Discipline in an Age of Distraction

The Obscure Penguin
—The Obscure Penguin—

(Originally written, Nov. 2018)

Discipline is a bit like money.  We all want it but for most of us it isn’t easy to obtain.  It’s something of a catch-22.  The way to obtain discipline is to have discipline.  In another way it’s simple.  If you want something you focus on getting it.  It requires perseverance.  Of course, distractions can come between you and your attempt to be disciplined. Some of those distractions are unavoidable, like tending to family or a job or other responsibilities.  There you are, like a sideshow juggler, with several balls in the air and someone in the crowd yells out, “hey, why aren’t you preparing for your class?” All you can think is “who said that?”  While you’re preparing for your class you’re still wondering.  “Who said that?”

Discipline is hard.  Time Management requires discipline.  In a technological world designed to compete for your attention it seems even harder to stay focused than it used to be.  Hold on, my dog is barking at something…It’s okay. It was just a cat.  So, yeah.  Discipline is hard and time management is a necessity.  I’ve always had a strong imagination. My mother, especially, encouraged it.  I was rarely bored.  I could always daydream.  Unfortunately, if you get into that habit it’s sometimes hard to get out of it and do something “productive.”  Okay, so I need to prepare for my class.  For my class I need to write a blog entry about juggling and time management.

I once had a student tell me why he was always late or sometimes missed my 11am class.  “I just find it really hard to get up,” he said.  “I’m being honest.”  I wondered if at some time in this student’s past he fed this exact line to another teacher and the teacher said, “Oh, yeah, I get it.  Well, at least you’re being honest.  Have to give you credit for that!”  I, however, just looked at him like a rhinoceros seeing the Eiffel Tower for the first time.  “I really don’t know what to tell you,” I said. “You have to be in class.”  Thinking of best practices, should I have found a counselor for him so he could get some tips on how to wake up, like setting the alarm and having the discipline to get out of bed?”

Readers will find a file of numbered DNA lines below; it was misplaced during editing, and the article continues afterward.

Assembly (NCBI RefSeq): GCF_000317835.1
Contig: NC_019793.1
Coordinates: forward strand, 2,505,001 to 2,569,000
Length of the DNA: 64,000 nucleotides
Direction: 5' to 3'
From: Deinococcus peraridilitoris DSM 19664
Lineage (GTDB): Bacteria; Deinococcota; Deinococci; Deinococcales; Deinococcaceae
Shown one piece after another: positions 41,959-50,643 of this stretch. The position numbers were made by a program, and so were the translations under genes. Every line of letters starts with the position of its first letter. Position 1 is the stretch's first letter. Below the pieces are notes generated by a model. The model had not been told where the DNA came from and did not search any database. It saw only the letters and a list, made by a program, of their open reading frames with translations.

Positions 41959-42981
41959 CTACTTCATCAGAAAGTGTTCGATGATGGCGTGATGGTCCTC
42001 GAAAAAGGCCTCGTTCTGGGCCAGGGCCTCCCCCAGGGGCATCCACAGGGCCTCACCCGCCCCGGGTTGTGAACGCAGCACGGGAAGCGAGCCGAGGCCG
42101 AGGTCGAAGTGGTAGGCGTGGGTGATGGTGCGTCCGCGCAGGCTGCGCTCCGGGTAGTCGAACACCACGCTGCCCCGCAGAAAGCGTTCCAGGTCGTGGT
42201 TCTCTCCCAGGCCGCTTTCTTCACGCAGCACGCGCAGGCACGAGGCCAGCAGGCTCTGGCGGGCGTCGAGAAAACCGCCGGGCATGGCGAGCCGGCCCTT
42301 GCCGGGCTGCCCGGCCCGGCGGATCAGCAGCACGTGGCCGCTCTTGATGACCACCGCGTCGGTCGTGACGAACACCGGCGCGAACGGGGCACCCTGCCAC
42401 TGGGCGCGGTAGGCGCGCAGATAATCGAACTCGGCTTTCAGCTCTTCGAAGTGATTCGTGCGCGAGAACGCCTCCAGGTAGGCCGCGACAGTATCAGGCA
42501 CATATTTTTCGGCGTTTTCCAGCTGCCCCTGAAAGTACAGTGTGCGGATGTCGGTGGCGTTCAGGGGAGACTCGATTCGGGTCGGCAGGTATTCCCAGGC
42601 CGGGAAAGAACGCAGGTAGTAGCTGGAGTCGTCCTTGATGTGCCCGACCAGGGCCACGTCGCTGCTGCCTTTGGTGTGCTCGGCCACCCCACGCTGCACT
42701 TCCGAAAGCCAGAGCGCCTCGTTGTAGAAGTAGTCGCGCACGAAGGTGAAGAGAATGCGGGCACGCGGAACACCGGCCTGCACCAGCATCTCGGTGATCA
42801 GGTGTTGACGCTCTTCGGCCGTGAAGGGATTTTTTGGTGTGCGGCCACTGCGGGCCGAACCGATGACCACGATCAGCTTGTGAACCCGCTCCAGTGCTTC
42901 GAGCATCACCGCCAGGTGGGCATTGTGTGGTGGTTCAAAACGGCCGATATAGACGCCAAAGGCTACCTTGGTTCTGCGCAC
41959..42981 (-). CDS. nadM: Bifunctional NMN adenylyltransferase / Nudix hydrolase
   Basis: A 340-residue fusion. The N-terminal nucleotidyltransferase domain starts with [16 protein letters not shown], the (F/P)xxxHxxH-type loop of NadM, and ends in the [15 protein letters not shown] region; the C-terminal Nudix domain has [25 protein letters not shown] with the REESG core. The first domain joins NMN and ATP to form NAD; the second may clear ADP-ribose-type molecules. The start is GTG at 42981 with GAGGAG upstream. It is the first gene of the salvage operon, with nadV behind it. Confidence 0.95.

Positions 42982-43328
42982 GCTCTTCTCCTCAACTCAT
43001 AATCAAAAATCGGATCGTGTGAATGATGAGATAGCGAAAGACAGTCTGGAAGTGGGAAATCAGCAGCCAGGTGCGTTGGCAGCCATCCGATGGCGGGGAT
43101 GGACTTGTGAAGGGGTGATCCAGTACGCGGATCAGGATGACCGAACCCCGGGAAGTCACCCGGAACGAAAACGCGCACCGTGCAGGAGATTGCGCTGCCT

Old men are prone to relating hard times and although I didn’t tell him this story I’m revealing it now. When I was in Air Force boot camp they played reveille at five in the morning, and not from some golden bugle reflecting the rising sun blown by an undiscovered jazz prodigy who joined the military because a girl dumped him, but from a horribly warped analog tape screeching and scratching over the camp P.A. system. We leapt out of our beds horizontally, careful not to pull the sheets out from under the mattress so that we could make it up again quickly so that we wouldn’t get punished for having our area out of regulation.  You see, that was discipline imposed on us from overbearing authority figures, designed to promote self-discipline.  Most of us knew, however, it was a lot of nonsense that would be over in a few weeks.  That discipline was really the fear of punishment - not the real thing.

 The real thing is self-empowering.  Having discipline to manage your time and being able to do the things you want to do as well as the things you must do is a wonderful achievement.  Furthermore, having the discipline to create an experience for others wanting to learn something from you enables you to be a productive and positive person, an inspiring example to your students if you do it well.  The fact that it is possible to juggle all these things is an indication that one is living a fulfilling life, full of privileges and possibilities that many are unable to experience.  So having the opportunity to be in the position to fret over juggling and discipline is something to be treasured and managed.

 Having said all that, discipline is hard and juggling takes skill.  My life is not nearly as complicated as my colleague’s who, with his wife, is raising three kids, as well as teaching and researching and taking classes and otherwise living a life.  Throughout all of that he maintains a positive attitude, with some effort sometimes, but still, he’s determined to make it work.  I have no doubt he will make it work because he manages his time.  He keeps track of what he needs to do and has developed a habit of doing something every day for a specific time.  It’s a healthy habit, if you will.  Like any habit, if you do it enough, long enough, it will take hold.  That’s actually how I blew out my leg.  I was a compulsive jogger, hooked on endorphins.  Yeah, there’s a fine line between discipline and addiction.

In any event, I am in possession of the secret to obtaining real discipline, true Will, passed on to me from disciples of the mystic Sufi philosopher G.I. Gurdjieff, whose pupils, it is said, could run at top speed from the back of the stage to the proscenium and stop instantaneously, dangling over the edge. It’s actually easier than you think.  All you need to remember is…oh, wait.  I have to take this call.